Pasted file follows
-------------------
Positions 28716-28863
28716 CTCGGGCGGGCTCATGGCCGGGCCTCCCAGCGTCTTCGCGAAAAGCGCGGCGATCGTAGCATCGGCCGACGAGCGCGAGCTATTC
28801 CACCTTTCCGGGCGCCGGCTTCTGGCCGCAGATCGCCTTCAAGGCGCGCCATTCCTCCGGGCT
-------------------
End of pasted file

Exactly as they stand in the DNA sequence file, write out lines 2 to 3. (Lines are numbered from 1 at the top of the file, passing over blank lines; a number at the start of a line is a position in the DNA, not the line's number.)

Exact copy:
28716 CTCGGGCGGGCTCATGGCCGGGCCTCCCAGCGTCTTCGCGAAAAGCGCGGCGATCGTAGCATCGGCCGACGAGCGCGAGCTATTC
28801 CACCTTTCCGGGCGCCGGCTTCTGGCCGCAGATCGCCTTCAAGGCGCGCCATTCCTCCGGGCT